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G. Kenneth Sams

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G. Kenneth Sams Obituary
G. Kenneth Sams


G. Kenneth Sams, 74, of Carrboro, NC, passed away on Monday, September 17, 2018. He was born in Cincinnati, Ohio, to Gilbert Sams and Margaret Russelburg Sams. He is survived by Judy, his wife of 52 years, his son Charles, daughter-in-law Jennifer, and four grandsons, Elijah, Sebastian, Alexander, and Gabriel.

Dr. Sams graduated from the University of Cincinnati magna cum laude in 1965. He received a Woodrow Wilson Fellowship for graduate studies at the University of Pennsylvania, where he earned his PhD in 1971. He began teaching as a Visiting Assistant Professor in the Art Department at the University of North Carolina at Chapel Hill in 1970. The next year, he started teaching in the Department of Classics at UNC, where he ultimately became full professor, serving as chair of the department from 1986-1996. He retired from the department in 2017. While still a graduate student in 1967-1968, Ken was a Regular Member of the American School of Classical Studies at Athens, for which he would later serve as a Managing Committee representative for the University of North Carolina from 1977 until 2017. He was a career-long member of the Archaeological Institute of America, serving on the executive board of the local chapter, and also as lecturer both locally and nationally. From 1992 to 2010, Ken served as president of the American Research Institute in Turkey, overseeing the Institute's steady expansion of research support. He was a long-time Consulting Scholar at the University of Pennsylvania Museum of Archaeology and Anthropology in Philadelphia.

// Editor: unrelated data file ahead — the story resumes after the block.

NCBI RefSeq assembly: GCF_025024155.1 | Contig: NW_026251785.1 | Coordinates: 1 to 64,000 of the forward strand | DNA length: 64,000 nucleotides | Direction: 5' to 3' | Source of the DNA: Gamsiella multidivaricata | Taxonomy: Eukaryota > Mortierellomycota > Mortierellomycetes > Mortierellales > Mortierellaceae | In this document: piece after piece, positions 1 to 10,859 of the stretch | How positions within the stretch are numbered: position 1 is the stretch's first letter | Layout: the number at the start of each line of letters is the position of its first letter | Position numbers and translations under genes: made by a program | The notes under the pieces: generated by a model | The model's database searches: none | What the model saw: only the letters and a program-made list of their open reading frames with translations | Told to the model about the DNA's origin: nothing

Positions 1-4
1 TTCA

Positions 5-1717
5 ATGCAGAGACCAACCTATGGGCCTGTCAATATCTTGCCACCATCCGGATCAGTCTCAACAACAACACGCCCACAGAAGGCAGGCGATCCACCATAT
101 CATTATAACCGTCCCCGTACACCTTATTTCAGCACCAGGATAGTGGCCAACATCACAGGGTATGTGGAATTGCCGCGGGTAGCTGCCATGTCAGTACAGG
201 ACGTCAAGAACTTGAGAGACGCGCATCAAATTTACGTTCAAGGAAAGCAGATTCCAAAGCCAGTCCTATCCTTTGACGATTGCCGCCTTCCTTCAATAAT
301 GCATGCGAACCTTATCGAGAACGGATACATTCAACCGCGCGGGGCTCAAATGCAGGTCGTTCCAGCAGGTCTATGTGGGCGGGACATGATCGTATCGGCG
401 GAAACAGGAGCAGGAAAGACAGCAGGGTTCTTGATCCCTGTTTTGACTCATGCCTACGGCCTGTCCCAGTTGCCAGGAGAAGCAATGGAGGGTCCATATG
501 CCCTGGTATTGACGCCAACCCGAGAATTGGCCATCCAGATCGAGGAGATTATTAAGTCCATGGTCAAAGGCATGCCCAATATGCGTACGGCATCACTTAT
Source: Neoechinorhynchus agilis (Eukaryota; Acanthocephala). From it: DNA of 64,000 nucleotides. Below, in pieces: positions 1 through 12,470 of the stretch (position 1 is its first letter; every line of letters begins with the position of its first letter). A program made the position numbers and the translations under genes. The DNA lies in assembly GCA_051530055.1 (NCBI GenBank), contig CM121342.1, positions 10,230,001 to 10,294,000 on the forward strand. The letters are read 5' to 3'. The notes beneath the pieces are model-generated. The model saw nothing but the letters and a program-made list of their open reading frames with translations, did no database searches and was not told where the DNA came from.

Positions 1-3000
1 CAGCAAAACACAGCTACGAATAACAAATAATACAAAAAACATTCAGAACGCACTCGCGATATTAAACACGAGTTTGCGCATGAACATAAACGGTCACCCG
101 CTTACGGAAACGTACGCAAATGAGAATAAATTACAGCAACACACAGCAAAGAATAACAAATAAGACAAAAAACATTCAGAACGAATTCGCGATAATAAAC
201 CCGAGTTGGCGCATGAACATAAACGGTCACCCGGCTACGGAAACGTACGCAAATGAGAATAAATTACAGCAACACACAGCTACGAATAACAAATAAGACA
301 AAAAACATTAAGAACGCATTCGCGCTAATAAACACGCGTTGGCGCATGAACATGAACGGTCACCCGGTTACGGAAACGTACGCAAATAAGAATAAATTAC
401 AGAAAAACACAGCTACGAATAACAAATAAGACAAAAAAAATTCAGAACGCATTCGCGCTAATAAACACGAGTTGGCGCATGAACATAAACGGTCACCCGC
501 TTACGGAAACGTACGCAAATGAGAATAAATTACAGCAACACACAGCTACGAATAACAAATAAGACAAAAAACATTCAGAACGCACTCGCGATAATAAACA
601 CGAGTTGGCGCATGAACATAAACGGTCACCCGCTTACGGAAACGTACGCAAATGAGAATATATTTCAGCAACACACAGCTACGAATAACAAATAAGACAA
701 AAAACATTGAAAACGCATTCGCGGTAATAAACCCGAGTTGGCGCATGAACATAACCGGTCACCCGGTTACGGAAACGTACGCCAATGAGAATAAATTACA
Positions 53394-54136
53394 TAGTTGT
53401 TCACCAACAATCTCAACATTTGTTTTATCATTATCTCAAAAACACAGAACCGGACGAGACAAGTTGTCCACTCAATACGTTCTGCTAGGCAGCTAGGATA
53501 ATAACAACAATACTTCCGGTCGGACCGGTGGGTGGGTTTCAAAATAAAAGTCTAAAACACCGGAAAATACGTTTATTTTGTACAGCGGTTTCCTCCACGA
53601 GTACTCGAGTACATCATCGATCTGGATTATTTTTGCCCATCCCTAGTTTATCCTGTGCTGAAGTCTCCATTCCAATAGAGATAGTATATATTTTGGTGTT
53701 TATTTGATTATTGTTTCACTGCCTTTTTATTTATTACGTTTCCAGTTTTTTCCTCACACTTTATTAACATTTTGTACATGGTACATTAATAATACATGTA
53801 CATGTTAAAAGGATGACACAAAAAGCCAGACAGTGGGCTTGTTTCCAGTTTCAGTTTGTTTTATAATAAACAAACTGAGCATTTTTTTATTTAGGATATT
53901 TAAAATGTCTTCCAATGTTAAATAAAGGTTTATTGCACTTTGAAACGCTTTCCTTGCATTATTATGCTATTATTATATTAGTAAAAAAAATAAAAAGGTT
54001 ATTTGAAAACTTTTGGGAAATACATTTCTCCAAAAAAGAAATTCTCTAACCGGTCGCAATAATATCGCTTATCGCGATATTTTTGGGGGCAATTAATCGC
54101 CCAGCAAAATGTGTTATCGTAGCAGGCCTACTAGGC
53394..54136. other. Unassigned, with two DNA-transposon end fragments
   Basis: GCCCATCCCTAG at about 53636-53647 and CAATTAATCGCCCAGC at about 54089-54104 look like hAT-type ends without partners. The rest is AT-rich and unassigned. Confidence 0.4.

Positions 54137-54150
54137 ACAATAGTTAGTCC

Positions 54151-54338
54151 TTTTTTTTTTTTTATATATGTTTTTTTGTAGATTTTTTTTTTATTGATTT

Ken's doctoral research was on the painted pottery from Gordion, the city of Midas in central Turkey and the capital of the ancient Phrygians. He studied under the direction of Rodney S. Young, who was then director of the excavations at Gordion, where Ken had begun working in 1967. He would work at the site every year until 2014, serving as director of the project from 1988 through 2013. He wrote countless articles about Gordion and the history of Turkey, but his most important contribution to the scholarship of the site was the two-volume publication The Early Phrygian Pottery in 1994, which has become a standard reference for every scholar working in the area. His non-Gordion archaeological experience included excavations at Corinth in Greece, under the direction of Charles K. Williams. Ken also had the opportunity to work with George Bass excavating a shipwreck off the island of Yassi Ada near Bodrum, Turkey, and Ken later served on the board of the Institute of Nautical Archaeology.

The funeral will take place on Saturday, September 29, at the Chapel of the Cross in Chapel Hill, at 1 o'clock in the chapel.

In lieu of flowers, the family asks that donations be made to the Chapel of the Cross, 304 E. Franklin St., Chapel Hill, NC 27514.

He is and will be missed not only by his family, but also by the Gordion family and his many friends and colleagues in the U.S. and in Turkey.Condolences may be directed to CremationSocietyNC.com.
Published in The News & Observer from Sept. 25 to Sept. 26, 2018
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